Thursday, March 30, 2006

Gbanabom Hallowell - THE CLAUSTROPHOBIA OF EXILE: African Poets Writing in the “Wasteland”

In the spring of 2004, I returned to Maryland from Vermont and was immediately greeted with the news that my mother out there in Sierra Leone, West Africa, had suffered a stroke and had become speechless; two weeks later, she died without uttering a single syllable. Her death brought a lot of questions to my exilic mind. My mother died in her early sixties. She was a robust woman who had only lately been humbled by the depression brought about by Sierra Leone’s ten year war. As a child who provided for his mother until her death, I was supposed to be the son to physically lower my mother into her grave and put on her the first piece of dirt under which she was then supposed to lie in eternal peace. Yet here I was in exile, thousands of miles away, leaving the body of my mother to be buried by the sons of other mothers.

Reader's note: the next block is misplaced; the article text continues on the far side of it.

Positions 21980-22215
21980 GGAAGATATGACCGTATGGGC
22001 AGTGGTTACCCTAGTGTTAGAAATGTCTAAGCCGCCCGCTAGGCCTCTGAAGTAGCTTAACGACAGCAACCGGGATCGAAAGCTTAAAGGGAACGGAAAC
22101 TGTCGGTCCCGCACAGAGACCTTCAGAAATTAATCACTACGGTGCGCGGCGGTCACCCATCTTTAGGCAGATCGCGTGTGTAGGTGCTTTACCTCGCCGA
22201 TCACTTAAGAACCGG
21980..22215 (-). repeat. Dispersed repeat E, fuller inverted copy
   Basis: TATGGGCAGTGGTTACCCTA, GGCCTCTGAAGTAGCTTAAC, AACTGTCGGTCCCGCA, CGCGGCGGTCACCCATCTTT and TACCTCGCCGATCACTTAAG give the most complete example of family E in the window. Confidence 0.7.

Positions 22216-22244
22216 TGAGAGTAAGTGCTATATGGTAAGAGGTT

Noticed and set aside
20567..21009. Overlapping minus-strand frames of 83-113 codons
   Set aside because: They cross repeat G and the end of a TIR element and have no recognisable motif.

from: Sea Breeze Journal of Contemporary Liberian Writings.


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